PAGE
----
How do you keep pupils on task?
Naturally all learners have a head full of ‘stuff’ and a lot of this will have nothing to do with the lesson. Question and ideas that are not in direct alignment with the objective you have set can be annoying because they can upend a lesson.
Naturally many will want to share what they are thinking but if it is unrelated to the task in hand then this causes a distraction and before you know it the whole class have veered off into something completely different.
When you ask someone to “just park that idea” then 9/10 you actually don’t go back to it and it evaporates into thin air…except for the learner that is. They don’t forget and what they have to say can feel like ignored. They need to feel heard.
In order to give value to the ideas that students have one strategy I have seen colleagues try is called the “Parking-Lot” strategy.
The idea is that if someone has something they are desperate to share that is off-topic then they write it down on a Post-It and stick it up on a bulletin board which acts as a car park or ideas park. As this is a permanent fixture in the class, students can throughout the day write questions or comments on a Post-It note that they think deserves discussion.
It’s important to stress though that this isn’t just an opportunity to get up and down every 5 minutes writing absolutely anything. The ideas, thoughts and comments that are parked have to be sensible and appropriate.
After the lesson, you can read the Post-Its and then answer some of the questions perhaps at the end of the day.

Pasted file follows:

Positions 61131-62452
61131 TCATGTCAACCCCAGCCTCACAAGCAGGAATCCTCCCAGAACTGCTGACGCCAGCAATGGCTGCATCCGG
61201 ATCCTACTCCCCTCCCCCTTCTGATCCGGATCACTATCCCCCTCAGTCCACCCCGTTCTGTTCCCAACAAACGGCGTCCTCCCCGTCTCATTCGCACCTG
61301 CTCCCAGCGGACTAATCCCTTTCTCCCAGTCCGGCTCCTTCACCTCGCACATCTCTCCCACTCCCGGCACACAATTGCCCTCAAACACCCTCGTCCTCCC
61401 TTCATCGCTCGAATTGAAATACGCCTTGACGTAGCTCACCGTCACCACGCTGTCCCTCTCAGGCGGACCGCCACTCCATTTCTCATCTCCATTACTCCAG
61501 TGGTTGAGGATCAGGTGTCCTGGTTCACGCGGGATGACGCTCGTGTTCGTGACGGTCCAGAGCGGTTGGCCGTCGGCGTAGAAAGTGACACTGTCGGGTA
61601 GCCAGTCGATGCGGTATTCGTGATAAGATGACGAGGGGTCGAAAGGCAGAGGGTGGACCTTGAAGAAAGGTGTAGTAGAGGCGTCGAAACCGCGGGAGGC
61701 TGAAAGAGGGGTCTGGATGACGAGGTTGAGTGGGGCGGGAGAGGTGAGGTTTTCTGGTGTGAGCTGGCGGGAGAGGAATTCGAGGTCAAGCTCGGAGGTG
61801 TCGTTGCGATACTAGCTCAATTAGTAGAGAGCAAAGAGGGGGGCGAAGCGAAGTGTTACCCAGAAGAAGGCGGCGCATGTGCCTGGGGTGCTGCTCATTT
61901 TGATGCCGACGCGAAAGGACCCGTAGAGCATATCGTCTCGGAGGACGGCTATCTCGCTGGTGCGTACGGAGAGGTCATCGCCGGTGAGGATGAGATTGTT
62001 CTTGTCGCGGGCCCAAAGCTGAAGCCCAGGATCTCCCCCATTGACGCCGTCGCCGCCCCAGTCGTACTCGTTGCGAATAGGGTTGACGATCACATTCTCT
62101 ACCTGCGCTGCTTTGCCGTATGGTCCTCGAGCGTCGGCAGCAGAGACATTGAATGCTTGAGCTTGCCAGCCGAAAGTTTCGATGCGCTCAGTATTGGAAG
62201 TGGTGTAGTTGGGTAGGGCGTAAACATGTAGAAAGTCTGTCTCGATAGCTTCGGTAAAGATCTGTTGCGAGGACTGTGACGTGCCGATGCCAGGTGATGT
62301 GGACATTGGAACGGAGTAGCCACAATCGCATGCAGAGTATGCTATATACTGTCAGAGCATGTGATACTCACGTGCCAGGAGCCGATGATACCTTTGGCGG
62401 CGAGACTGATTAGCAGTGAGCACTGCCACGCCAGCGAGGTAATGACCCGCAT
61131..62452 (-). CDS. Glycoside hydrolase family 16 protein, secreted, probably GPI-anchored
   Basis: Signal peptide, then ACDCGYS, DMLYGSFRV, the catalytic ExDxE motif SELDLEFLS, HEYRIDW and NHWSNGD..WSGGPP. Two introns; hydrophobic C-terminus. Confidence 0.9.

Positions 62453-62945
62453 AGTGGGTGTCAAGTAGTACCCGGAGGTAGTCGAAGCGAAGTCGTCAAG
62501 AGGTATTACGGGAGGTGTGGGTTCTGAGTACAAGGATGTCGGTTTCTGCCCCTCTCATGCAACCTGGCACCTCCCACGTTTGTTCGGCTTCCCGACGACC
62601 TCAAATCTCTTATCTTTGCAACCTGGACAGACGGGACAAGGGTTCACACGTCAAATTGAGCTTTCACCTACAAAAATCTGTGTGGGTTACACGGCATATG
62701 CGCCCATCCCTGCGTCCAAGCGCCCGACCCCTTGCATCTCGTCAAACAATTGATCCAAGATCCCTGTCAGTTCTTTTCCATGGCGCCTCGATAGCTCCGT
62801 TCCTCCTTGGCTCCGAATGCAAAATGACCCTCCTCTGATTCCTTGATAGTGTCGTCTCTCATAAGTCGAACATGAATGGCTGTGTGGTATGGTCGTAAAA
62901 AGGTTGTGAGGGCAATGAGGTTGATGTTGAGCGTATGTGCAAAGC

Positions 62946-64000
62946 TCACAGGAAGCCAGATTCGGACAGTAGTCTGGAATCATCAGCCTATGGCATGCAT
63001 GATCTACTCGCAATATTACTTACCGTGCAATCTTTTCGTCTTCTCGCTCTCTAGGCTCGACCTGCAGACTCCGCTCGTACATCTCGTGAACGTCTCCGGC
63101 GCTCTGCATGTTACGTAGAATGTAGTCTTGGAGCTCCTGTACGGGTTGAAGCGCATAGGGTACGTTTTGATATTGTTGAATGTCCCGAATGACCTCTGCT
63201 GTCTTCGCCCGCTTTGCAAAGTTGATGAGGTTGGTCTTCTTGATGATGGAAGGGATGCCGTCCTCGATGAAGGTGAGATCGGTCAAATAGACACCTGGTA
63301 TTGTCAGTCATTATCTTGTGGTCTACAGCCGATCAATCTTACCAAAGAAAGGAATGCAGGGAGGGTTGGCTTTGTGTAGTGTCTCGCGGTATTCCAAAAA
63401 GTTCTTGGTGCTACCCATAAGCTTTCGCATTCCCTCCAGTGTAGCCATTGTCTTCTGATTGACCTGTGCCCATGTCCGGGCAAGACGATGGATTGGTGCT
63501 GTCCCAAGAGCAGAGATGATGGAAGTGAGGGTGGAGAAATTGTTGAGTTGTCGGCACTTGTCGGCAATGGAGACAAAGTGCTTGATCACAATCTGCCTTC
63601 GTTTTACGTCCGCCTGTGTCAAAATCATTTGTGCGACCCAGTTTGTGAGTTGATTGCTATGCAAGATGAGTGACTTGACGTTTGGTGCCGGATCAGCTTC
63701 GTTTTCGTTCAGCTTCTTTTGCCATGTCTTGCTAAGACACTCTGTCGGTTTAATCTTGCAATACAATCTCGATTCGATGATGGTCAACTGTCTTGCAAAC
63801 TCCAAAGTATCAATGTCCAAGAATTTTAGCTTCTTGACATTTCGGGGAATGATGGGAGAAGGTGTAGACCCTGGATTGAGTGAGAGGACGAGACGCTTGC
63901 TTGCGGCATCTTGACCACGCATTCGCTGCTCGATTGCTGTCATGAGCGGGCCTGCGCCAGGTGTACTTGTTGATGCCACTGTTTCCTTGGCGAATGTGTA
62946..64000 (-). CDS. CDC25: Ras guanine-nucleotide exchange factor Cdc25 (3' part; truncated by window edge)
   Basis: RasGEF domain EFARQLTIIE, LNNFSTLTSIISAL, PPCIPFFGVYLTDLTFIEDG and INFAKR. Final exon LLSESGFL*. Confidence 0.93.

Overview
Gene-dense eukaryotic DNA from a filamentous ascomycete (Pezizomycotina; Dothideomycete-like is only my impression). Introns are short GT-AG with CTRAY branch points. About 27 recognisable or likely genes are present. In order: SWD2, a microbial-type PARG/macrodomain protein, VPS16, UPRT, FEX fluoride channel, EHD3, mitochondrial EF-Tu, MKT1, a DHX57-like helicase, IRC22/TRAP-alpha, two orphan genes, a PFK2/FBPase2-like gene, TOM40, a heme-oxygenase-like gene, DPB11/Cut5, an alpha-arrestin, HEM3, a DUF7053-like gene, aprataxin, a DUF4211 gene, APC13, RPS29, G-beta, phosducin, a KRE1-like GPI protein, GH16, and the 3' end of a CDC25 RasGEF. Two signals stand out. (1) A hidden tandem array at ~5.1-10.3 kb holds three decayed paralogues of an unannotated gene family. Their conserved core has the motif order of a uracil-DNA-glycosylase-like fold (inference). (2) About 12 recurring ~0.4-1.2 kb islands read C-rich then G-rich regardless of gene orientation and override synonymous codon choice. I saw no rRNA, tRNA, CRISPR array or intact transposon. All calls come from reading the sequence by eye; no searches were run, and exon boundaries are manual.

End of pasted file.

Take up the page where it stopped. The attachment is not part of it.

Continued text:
Why use it?
- Acknowledges the ideas and questions of everyone in class
- Sends the positive message that all ideas/concerns/questions/needs are valued
- Maintains an informal history of ideas/questions
- Allows lessons to continue without getting diverted
The Parking Lot idea can serve as a communication tool between pupils and the teacher. The idea that it is used just for off-task work might not sit comfortably with you so why not use it to captures ideas and questions that need further clarification or discussion related to the lesson?
Some examples include:
- I don’t understand what a subordinate clause is.
- My group needed more time to complete our work today.
- I have an idea for making some of our spellings easier.
This idea can be used in conjunction with exit slips – instead of students handing you their exit slips on their way out of class, they can ‘park’ them on the car park bulletin board for everyone else to read.
The Parking Lot idea is also known as the ‘issue bin’ or ‘backburner’. Whatever you decide to call it, this strategy could work for you and your class because it acknowledges their ideas and they don’t feel ignored or disrespected.
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